Thursday, November 29, 2012

Parenting Anxiety Attack #95234: On Kindergarten Redshirting

Oh no, I'm having a(nother) Parenting Anxiety Attack.

I just finished perusing my younger son's kindergarten class Share Journal, where you can see all the kids' writings and drawings about an item they chose from home to bring to their classroom. Reading the journal supports my belief that we should have waited a year for him to start kindergarten. 

The Jumbo Pencil
Photo credit:
Nolan started this year at age four and has found himself in a classroom with some kids who are seven years old. I was unsure about him starting this year since he has a late September birthday, is small for his age, is quite shy and has significant asthma and allergy issues. (Will he be too shy to speak up for himself around foods he cannot eat?) 

On top of that, academic redshirting seems to be the norm in the area we live in, I've now learned, especially for boys. We live in Silicon Valley, in an area where the majority of parents are Asian immigrants who prize academic achievement. Many parents work at Google, Apple, Yahoo, etc. 

My husband has a late September birthday too, though, and assured me that being small and young isn't a big deal. Besides being the last kid in his class to graduate from the fat pencil to the skinny pencil and requiring extra scissors practice at home, my husband did fine academically and caught up with his classmates in size in a few years.

This year, I made sure to volunteer in Nolan's classroom. I'm there one to two times a week and I have seen how he fits in with his classmates. Once we got past the rocky first week of school, he adjusted well. He's the smallest in his class but he seems to blend in with the others. I think he's the only one who needs his teacher's help putting on and zipping his jacket, but when it comes to the schoolwork, he is OK. Identifying and creating patterns seems to be his specialty.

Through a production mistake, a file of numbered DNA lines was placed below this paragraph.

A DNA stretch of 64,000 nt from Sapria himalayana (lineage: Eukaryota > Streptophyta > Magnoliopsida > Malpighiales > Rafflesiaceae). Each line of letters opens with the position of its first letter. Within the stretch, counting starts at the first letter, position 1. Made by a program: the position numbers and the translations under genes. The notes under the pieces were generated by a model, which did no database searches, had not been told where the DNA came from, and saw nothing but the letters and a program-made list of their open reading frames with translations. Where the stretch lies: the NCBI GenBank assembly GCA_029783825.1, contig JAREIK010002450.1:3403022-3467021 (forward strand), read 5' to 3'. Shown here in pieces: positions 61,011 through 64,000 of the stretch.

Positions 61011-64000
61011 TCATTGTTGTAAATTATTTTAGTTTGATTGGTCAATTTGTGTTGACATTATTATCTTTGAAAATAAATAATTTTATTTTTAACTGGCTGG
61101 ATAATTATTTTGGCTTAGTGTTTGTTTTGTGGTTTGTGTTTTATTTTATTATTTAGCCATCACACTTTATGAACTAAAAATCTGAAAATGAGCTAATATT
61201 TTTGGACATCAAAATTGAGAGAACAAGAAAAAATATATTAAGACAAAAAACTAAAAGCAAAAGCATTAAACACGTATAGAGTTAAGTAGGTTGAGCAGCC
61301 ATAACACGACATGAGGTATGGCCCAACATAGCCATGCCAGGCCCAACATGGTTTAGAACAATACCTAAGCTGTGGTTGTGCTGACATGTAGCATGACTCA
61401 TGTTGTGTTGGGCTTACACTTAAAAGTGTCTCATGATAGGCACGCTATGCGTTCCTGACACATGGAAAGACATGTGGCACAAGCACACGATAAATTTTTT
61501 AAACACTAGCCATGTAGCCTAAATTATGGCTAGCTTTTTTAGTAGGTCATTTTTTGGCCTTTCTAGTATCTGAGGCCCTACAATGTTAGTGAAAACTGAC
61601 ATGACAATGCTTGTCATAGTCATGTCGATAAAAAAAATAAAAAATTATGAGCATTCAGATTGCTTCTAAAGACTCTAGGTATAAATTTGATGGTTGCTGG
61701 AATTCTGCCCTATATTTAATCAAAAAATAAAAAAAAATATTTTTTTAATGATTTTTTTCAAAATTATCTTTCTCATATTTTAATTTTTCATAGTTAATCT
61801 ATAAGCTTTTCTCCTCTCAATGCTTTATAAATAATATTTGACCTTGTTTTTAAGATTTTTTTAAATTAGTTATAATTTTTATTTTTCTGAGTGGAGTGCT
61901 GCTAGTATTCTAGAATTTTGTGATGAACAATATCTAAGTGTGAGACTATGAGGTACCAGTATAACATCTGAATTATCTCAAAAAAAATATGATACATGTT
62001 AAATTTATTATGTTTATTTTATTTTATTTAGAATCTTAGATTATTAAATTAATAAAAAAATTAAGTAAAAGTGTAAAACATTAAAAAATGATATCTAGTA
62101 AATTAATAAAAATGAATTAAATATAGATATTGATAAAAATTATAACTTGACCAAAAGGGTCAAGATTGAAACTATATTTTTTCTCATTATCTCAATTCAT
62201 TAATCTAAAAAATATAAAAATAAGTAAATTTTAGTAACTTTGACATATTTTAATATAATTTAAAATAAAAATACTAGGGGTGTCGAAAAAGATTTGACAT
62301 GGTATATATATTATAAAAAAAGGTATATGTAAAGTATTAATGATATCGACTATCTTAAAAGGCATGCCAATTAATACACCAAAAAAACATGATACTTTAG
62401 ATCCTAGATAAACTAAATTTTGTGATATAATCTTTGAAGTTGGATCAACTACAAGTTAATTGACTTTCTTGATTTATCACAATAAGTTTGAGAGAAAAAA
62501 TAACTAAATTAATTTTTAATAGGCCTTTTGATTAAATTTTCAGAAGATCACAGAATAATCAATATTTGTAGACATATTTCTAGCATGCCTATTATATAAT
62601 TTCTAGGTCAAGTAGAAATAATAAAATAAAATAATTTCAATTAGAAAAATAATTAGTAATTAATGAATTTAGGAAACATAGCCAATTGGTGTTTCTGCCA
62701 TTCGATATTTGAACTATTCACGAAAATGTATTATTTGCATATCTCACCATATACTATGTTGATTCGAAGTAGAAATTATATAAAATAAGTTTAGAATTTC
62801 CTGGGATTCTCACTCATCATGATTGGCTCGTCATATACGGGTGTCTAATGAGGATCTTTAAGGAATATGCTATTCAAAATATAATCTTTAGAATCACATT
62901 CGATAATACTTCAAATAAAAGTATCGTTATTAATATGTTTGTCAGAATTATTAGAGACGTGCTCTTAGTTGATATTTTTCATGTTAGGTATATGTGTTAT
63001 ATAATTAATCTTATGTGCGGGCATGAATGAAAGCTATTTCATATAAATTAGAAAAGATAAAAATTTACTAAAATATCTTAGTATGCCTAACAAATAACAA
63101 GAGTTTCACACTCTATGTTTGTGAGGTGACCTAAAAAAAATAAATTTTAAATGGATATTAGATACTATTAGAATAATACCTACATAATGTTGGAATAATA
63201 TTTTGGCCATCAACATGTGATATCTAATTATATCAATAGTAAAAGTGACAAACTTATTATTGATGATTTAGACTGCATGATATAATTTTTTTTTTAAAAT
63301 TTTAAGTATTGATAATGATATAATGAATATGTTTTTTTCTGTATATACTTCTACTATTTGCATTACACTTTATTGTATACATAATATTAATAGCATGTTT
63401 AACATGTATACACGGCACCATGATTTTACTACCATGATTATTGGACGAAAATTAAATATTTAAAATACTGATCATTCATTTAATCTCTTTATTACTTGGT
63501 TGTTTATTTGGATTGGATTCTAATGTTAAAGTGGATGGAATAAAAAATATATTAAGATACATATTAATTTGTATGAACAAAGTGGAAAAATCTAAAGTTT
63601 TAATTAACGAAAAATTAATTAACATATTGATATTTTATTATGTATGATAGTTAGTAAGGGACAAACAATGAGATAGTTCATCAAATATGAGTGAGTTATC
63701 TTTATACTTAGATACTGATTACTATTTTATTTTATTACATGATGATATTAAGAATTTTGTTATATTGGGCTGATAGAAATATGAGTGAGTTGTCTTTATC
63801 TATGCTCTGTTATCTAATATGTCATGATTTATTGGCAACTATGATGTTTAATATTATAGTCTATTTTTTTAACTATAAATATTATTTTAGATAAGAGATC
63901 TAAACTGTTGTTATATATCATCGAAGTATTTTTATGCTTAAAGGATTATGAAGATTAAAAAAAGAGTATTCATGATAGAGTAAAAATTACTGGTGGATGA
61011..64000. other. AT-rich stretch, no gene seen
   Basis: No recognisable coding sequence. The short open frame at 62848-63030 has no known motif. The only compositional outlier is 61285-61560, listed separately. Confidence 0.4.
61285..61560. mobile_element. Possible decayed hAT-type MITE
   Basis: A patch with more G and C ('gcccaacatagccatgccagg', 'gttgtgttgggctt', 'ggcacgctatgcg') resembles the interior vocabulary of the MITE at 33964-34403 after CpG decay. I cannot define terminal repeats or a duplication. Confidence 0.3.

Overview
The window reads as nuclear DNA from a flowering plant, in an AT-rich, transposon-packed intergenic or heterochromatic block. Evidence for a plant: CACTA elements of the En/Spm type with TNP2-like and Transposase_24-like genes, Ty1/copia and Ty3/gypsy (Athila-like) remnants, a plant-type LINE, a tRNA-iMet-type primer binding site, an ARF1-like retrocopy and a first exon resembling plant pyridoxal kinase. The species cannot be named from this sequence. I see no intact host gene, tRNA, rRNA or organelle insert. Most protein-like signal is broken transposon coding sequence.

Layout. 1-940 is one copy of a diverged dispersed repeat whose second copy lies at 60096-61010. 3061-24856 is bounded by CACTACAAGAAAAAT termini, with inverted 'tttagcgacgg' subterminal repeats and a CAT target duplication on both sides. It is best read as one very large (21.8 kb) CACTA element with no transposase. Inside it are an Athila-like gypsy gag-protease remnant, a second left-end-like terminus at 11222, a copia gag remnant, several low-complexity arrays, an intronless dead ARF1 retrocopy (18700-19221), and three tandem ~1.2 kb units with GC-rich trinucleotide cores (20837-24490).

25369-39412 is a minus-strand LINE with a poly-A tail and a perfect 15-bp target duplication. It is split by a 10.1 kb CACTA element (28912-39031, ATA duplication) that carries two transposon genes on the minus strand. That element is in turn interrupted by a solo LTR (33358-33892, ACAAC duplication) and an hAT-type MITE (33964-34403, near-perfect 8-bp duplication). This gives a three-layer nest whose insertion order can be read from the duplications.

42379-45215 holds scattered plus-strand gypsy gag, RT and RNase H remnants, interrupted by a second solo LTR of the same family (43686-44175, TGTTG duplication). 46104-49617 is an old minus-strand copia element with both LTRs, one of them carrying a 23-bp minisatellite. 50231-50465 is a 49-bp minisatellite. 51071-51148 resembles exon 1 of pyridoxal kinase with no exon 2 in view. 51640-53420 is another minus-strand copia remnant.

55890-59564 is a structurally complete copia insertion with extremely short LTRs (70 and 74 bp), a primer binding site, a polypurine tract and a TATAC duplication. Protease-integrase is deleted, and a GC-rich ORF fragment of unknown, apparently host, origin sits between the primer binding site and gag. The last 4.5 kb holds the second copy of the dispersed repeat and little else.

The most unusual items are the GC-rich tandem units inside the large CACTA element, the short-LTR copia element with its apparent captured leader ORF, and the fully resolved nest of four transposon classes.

Still, I started to feel alarmed again when we received a kindergarten-wide email to parents early in the year. It was in regard to Reading Racers, a program that develops children's ability to recognize and read simple words. Here's an excerpt from that email:
This program was not designed to be a contest but to differentiate to our students' individual needs as our students are budding learners at all different levels. Also, please remember that children are listening and watching your reactions to their work. Comparing lists after school with other parents could potentially be hurtful to individual students which could affect their self-esteem and confidence when they see that some students are at a different level than them.

Apparently, some of the kindergarten parents were getting competitive about Reading Racers. (Note to educators: Perhaps consider not calling it Reading RACERS if you don't want to encourage competition.)  

And now we have the Share Journal. I was quite surprised to see that some of Nolan's classmates are practically writing novellas and illustrating their essays with beautiful, complex drawings. Nolan has very faint, wispy penmanship and writes short four-word sentences, e.g., "The dog went home." He draws very basic stick figures, often accompanied with hearts and balloons, no matter what the context.

Look, I really don't want to be a Tiger Mom, but what am I supposed to do when I'm surrounded by them? I was raised by Asian immigrant parents myself, so I know the Tiger parenting style very well. I don't want that for our family. But now I find myself second-guessing myself again. I'm tempted to inquire about Nolan repeating kindergarten next year. 

Am I out of my mind? What would you do?